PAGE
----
Biden’s sanction statements, which could not go beyond the classical template, did not cause a shock effect and kept the general mood soft. Biden described Russia’s move as “the beginning of the invasion” and declared the “first wave” of sanctions. With few oligarchs accessing financial assets and a few Russian banks covered, the effects of the package, which remains in a limited area, may be short-lived. Two Russian banks, VEB Bank and Russia’s military bank Promsvyazbank, will be affected by these sanctions. In addition, this first package of sanctions will also affect the debt of the Russian government. With this move, the West generally aims to cut Russia off from its current financing network and system. However, we will see if Russia will hold back from its demands and actions. Western measures may not be as strong as they seem at first glance. More Russian moves could result in new items being added to the sanctions package.
1-week implied volatility charts of selected currency types… Source: Bloomberg
In the developments so far, we have received signs that the factors of the crisis will continue to be alive in their current state. Measures prepared by the White House include actions that affect Sberbank and VTB Bank in the event of an invasion, as well as export control measures coordinated with numerous allies and partners. The most significant move came from Germany, which announced that it had stopped certification of the Nord Stream 2 pipeline and jeopardized the $11 billion project that would solidify Russia’s dominance over the European energy sector. Nord Stream 2 is an inactive line and changes the route of the energy flow. However, if Gazprom increases the unit price of the gas it sends to Europe, the cost effect may be rooted. Even if Europe substitutes Russian gas from other markets (Qatar, USA, Australia etc.), decreasing bargaining power will cause them to bear more costs.
We can summarize the energy and commodity side as follows: Europe’s biggest weakness is that it does not have a local substitute energy source or a size that can replace Russian gas even if it is possible. There is still a possibility that the commodity supply will be shocked. If there is a Rusal sanction, it will create a serious shortage in aluminum supply, so it is possible that existing contracts will not be affected. Rusal was the subject of sanctions in 2018 and the sanctions were lifted in 2019. With this reference, of course, there may be limited effect.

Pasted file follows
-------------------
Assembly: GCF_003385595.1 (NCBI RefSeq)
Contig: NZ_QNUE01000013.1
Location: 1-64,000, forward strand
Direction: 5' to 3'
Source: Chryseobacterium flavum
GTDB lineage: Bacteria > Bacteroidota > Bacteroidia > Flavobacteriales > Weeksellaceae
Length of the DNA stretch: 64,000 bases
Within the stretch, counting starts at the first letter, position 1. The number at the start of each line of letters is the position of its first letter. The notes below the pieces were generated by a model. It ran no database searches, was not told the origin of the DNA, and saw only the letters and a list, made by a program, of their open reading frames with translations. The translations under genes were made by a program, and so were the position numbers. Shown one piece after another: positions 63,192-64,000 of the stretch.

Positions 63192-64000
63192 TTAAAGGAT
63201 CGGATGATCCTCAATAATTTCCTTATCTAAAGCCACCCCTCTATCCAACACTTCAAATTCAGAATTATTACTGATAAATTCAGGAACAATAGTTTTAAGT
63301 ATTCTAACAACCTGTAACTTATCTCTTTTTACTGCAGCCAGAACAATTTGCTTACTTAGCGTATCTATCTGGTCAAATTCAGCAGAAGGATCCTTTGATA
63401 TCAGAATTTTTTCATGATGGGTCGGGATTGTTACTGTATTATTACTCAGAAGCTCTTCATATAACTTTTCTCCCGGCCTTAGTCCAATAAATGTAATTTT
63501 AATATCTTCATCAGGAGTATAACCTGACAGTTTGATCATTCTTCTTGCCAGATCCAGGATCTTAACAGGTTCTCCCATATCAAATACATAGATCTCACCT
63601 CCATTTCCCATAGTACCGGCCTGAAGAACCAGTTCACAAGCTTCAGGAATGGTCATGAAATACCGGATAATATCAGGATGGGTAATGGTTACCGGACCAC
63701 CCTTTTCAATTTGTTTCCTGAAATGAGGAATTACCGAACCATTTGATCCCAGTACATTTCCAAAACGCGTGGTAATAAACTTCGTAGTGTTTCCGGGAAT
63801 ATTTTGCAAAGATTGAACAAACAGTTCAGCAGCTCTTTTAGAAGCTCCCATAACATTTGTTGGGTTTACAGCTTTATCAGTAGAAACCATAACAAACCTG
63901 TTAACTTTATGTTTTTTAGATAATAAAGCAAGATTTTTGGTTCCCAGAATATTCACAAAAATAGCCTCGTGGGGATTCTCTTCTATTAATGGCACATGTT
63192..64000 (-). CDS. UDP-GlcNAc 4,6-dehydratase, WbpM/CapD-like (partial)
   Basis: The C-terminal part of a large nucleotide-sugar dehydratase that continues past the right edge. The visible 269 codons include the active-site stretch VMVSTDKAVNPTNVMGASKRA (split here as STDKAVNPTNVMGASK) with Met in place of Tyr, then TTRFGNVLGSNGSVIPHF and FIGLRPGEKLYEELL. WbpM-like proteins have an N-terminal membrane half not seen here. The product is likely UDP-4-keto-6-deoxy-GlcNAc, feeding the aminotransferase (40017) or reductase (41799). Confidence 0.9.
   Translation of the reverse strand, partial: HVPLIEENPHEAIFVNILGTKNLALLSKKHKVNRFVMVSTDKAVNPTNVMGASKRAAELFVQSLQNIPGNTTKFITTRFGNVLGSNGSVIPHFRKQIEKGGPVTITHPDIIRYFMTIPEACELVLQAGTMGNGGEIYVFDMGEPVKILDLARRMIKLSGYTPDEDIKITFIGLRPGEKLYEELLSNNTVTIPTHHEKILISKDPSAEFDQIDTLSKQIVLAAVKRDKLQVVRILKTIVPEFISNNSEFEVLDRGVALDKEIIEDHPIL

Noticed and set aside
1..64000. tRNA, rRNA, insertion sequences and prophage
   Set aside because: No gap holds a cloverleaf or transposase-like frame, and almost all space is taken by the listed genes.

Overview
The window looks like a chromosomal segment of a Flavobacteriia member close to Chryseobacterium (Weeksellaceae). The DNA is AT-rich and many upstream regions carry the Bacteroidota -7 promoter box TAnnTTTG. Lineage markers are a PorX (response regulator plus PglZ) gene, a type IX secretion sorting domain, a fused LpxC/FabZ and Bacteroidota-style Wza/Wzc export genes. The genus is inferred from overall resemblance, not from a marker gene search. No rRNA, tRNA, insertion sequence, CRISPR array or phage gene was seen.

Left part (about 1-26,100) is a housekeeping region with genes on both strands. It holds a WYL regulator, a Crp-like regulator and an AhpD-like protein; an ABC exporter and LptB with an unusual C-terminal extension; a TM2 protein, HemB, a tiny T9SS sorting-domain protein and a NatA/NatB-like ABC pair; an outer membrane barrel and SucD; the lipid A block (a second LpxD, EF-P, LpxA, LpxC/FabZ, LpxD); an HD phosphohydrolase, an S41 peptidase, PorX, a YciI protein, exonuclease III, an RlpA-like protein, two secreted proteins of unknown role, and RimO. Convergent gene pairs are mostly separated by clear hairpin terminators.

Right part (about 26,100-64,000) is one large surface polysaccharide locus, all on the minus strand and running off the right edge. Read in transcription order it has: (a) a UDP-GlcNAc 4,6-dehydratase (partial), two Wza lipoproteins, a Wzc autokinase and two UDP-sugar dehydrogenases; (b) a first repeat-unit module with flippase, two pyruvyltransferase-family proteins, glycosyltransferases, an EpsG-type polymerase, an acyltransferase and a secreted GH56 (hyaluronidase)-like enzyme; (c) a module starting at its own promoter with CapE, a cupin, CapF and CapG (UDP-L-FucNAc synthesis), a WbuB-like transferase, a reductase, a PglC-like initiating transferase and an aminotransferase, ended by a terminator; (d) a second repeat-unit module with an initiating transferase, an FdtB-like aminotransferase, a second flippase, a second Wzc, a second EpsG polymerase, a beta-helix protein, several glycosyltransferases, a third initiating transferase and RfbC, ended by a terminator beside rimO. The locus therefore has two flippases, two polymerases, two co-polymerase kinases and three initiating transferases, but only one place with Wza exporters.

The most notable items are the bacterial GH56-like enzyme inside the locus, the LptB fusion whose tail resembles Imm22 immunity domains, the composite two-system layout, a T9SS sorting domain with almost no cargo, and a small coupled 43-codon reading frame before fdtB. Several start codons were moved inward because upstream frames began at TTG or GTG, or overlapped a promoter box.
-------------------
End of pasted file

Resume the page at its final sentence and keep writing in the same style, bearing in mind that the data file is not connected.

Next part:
The presence of the Russian threat creates a dilemma as there will be more pressure on Europe over the necessity of a NATO under US domination. For Biden, the midterm elections, which will change several seats in Congress, are approaching, and the popularity that has fallen due to poor economic management must be supported by political action. Keeping the concern about a Russia that may spread to Europe at any moment alive is also necessary in terms of the influence of the US on Europe. On the one hand, a Europe that will not make the allocation of economic resources independent by increasing its military expenditures, and the presence of American bases on the continent will mean that the direction of the USA will remain valid in terms of its economic and political sphere of influence.
Tensions in the region may turn to a different dimension with Russian separatists’ territorial demands beyond Donetsk and Luhansk. An armed movement out of these two oblasts will lead to a more hawkish attitude towards the judgments that Russia is attempting an invasion. If new events occur in regions such as Kharkiv, Dnipropetrovsk, and Zaporizhzhia, it may be an option for Russia to be included in the event to support the Donetsk and Luhansk People’s Republics. The independence of the regions or their possible annexation to Russia will also constitute a recognition by Russia’s allies. South Ossetia and Abkhazia, which declared independence in the Georgian crisis, are recognized by a few countries other than Russia, such as Syria, Nicaragua, and Venezuela. Due to political alliances, Belarus and Kazakhstan may also recognize it. The international community and NATO, on the other hand, will describe the event as a de-facto and will continue to see Donbas as a part of Ukraine, just like Crimea.
Within the framework of the plans implemented by Russia to overcome the financial sanctions that it received from Crimea in 2014, there is also the opportunity to overcome the new sanctions package. The most challenging issue here is the possibility of borrowing using the bond markets. Since there will be no Western financing, the quality of borrowing will decrease and its cost will increase. Russia will try to overcome this situation through non-sanctioned correspondent banks. It is positive that there are no sanctions for Sberbank and VTB yet, but these banks may also be sanctioned, depending on the situation. The banks that are currently in the US and UK sanctions package are Rossiya, IS Bank, General Bank, Promsvyazbank and Black Sea Bank.
Ruble volatility will increase in the next phase. The Central Bank of Russia managed the 2014 crisis with an intense foreign exchange sale. The reserve obtained from oil revenues strengthens the hand of the Central bank. Currently, the implied 1-week option volatility of the ruble is at 40.61, surpassing other EMEA coins in the same category. It is accepted that the derivative products of the instrument with increased implied volatility are priced more expensive and the risk premium of the related instrument increases. We are likely to see more volatility as ruble short positions increase as the crisis continues. The ruble sentiment of the market may also be reflected in oil and derivatives.
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